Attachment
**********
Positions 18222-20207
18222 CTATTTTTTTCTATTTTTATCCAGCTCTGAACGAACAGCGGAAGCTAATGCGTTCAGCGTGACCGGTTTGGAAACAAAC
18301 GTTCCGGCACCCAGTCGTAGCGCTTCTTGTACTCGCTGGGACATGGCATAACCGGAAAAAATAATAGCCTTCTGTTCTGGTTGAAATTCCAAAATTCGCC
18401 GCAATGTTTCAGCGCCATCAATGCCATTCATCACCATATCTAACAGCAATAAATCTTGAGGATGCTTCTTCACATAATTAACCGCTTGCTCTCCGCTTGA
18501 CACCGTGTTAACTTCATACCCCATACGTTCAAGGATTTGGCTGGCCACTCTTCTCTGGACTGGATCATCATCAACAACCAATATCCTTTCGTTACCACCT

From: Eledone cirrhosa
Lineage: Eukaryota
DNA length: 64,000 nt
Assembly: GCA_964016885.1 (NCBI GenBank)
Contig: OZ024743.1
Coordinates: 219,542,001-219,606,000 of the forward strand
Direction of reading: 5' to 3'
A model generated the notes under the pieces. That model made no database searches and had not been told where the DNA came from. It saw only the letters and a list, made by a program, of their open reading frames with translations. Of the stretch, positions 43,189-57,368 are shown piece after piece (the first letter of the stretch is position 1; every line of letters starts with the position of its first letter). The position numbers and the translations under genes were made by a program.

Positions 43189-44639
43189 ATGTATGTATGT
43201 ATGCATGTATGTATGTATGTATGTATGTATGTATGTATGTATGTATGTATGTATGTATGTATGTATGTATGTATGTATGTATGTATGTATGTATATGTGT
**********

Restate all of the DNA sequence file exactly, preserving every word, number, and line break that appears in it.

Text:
Positions 18222-20207
18222 CTATTTTTTTCTATTTTTATCCAGCTCTGAACGAACAGCGGAAGCTAATGCGTTCAGCGTGACCGGTTTGGAAACAAAC
18301 GTTCCGGCACCCAGTCGTAGCGCTTCTTGTACTCGCTGGGACATGGCATAACCGGAAAAAATAATAGCCTTCTGTTCTGGTTGAAATTCCAAAATTCGCC
18401 GCAATGTTTCAGCGCCATCAATGCCATTCATCACCATATCTAACAGCAATAAATCTTGAGGATGCTTCTTCACATAATTAACCGCTTGCTCTCCGCTTGA
18501 CACCGTGTTAACTTCATACCCCATACGTTCAAGGATTTGGCTGGCCACTCTTCTCTGGACTGGATCATCATCAACAACCAATATCCTTTCGTTACCACCT

From: Eledone cirrhosa
Lineage: Eukaryota
DNA length: 64,000 nt
Assembly: GCA_964016885.1 (NCBI GenBank)
Contig: OZ024743.1
Coordinates: 219,542,001-219,606,000 of the forward strand
Direction of reading: 5' to 3'
A model generated the notes under the pieces. That model made no database searches and had not been told where the DNA came from. It saw only the letters and a list, made by a program, of their open reading frames with translations. Of the stretch, positions 43,189-57,368 are shown piece after piece (the first letter of the stretch is position 1; every line of letters starts with the position of its first letter). The position numbers and the translations under genes were made by a program.

Positions 43189-44639
43189 ATGTATGTATGT
43201 ATGCATGTATGTATGTATGTATGTATGTATGTATGTATGTATGTATGTATGTATGTATGTATGTATGTATGTATGTATGTATGTATGTATGTATATGTGT